Symptoms/Course of Disease
HIV progression comprises the acute, latent, and late/advanced stages. The acute stage comprises the first few weeks after infection, during which time the patient may experience "flu-like" symptoms including headache, nausea, sore throat, or fever45; other possible symptoms include swollen lymph nodes, muscle pain, and oral and esophageal sores. As HIV enters and replicates within CD4+ cells in the immune system, the viral load increases sharply, and there is a corresponding dip in the number of CD4+ cells, and an increase in CD8+ cells in the blood. During this stage, the patient is extremely infectious.
This phase usually ends a few weeks later, when the immune system is able to mount an effective response: The viral load decreases, and the number of CD4+ rises again, marking the beginning of the latent stage. At this point, the disease enters a period of clinical dormancy that could last for many years, although it can be much shorter in some patients. During this time, there may be no symptoms, and the carrier may be entirely unaware that he or she is carrying HIV. The virus, however, still continues to progress.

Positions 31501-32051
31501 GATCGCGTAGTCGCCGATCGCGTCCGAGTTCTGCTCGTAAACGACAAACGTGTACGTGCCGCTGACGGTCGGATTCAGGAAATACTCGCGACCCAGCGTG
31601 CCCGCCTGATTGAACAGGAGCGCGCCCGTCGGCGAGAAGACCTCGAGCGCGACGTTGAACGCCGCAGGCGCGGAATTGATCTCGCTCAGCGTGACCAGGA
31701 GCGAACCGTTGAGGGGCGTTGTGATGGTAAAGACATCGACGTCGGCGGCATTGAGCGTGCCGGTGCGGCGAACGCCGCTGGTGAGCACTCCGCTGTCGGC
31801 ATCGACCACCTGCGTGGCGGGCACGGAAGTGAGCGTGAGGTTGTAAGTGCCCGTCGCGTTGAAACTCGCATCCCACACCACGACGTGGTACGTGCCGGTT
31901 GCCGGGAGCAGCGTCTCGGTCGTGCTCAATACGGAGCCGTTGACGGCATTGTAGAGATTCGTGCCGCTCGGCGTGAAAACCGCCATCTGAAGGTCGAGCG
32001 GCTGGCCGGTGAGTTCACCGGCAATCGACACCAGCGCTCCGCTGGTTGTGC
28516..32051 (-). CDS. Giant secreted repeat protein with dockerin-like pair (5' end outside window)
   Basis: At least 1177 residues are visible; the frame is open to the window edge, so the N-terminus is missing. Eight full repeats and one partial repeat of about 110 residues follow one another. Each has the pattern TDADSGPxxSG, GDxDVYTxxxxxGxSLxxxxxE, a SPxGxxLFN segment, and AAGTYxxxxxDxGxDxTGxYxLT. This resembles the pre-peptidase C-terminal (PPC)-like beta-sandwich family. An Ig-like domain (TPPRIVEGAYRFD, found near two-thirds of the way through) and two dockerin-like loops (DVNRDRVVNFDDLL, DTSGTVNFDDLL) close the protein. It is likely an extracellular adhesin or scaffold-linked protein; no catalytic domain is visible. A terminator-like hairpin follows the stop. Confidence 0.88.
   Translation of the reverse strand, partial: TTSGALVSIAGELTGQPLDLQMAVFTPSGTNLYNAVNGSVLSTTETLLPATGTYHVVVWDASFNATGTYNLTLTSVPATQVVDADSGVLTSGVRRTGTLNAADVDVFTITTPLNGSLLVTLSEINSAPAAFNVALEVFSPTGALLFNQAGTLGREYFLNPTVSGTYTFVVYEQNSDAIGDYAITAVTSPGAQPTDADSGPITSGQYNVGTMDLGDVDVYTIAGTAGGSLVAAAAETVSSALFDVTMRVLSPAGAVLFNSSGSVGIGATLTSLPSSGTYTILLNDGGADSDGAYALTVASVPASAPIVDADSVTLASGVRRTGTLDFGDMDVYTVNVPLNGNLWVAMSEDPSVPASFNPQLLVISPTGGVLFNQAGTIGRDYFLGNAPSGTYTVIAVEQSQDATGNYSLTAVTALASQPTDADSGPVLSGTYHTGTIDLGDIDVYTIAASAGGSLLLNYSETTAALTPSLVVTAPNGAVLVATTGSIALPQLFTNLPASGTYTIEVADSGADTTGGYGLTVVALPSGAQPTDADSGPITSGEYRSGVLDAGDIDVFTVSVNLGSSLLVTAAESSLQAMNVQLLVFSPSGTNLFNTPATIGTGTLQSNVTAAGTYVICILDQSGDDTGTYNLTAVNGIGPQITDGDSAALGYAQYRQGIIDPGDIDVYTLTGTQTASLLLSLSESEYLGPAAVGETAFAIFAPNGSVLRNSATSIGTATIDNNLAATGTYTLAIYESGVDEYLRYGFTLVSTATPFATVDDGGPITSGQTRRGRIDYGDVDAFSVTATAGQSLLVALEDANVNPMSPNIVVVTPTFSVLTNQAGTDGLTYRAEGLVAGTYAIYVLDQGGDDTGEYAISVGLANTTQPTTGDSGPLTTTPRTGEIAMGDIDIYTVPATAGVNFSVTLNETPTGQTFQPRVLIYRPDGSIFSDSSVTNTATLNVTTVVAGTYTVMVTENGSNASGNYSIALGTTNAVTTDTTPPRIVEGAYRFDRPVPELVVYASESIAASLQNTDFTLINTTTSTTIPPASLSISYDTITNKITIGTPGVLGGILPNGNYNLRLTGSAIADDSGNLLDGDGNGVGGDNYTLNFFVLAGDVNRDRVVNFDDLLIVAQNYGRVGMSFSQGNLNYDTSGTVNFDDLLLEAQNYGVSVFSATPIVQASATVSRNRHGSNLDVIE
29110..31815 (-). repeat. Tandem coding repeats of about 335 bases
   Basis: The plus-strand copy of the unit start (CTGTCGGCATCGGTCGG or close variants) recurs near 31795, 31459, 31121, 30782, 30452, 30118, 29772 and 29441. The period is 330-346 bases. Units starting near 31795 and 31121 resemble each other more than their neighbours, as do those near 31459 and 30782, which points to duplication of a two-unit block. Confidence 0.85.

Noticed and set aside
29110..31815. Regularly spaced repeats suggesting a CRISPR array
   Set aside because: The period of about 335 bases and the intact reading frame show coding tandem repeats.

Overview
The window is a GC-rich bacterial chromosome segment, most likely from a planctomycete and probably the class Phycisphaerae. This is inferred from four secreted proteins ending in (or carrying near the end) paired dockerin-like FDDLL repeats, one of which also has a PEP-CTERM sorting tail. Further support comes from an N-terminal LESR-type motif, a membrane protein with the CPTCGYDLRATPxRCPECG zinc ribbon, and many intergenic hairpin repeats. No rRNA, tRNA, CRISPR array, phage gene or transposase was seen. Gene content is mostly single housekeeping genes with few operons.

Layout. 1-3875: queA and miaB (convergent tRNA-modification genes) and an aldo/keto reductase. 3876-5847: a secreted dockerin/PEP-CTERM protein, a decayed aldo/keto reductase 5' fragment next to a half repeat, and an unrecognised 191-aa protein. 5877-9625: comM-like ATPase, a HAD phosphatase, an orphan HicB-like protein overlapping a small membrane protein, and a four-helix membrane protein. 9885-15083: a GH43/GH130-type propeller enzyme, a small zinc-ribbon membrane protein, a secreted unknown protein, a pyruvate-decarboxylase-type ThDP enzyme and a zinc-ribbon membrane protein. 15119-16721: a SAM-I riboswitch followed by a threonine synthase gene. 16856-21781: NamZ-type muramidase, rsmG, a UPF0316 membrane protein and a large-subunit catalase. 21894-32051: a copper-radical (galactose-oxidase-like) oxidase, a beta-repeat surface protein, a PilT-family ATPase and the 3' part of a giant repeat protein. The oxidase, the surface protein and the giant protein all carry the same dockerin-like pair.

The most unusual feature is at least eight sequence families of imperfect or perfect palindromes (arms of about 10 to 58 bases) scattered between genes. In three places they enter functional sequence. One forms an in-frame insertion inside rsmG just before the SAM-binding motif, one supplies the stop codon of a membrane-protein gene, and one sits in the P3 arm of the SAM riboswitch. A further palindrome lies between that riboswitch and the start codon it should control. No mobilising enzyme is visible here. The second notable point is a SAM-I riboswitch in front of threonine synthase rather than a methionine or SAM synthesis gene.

As CD4+ cell count decreases below 350 cells/µL, patients often develop constitutional symptoms, such as fatigue and night sweats, and become more prone to various infections. When the immune system is no longer able to fight off the infection, the advanced stage begins and is characterized by CD4+ cell counts below 200 cells/µL, the development of opportunistic infections, and a severely impaired immune system, all of which culminate into AIDS.45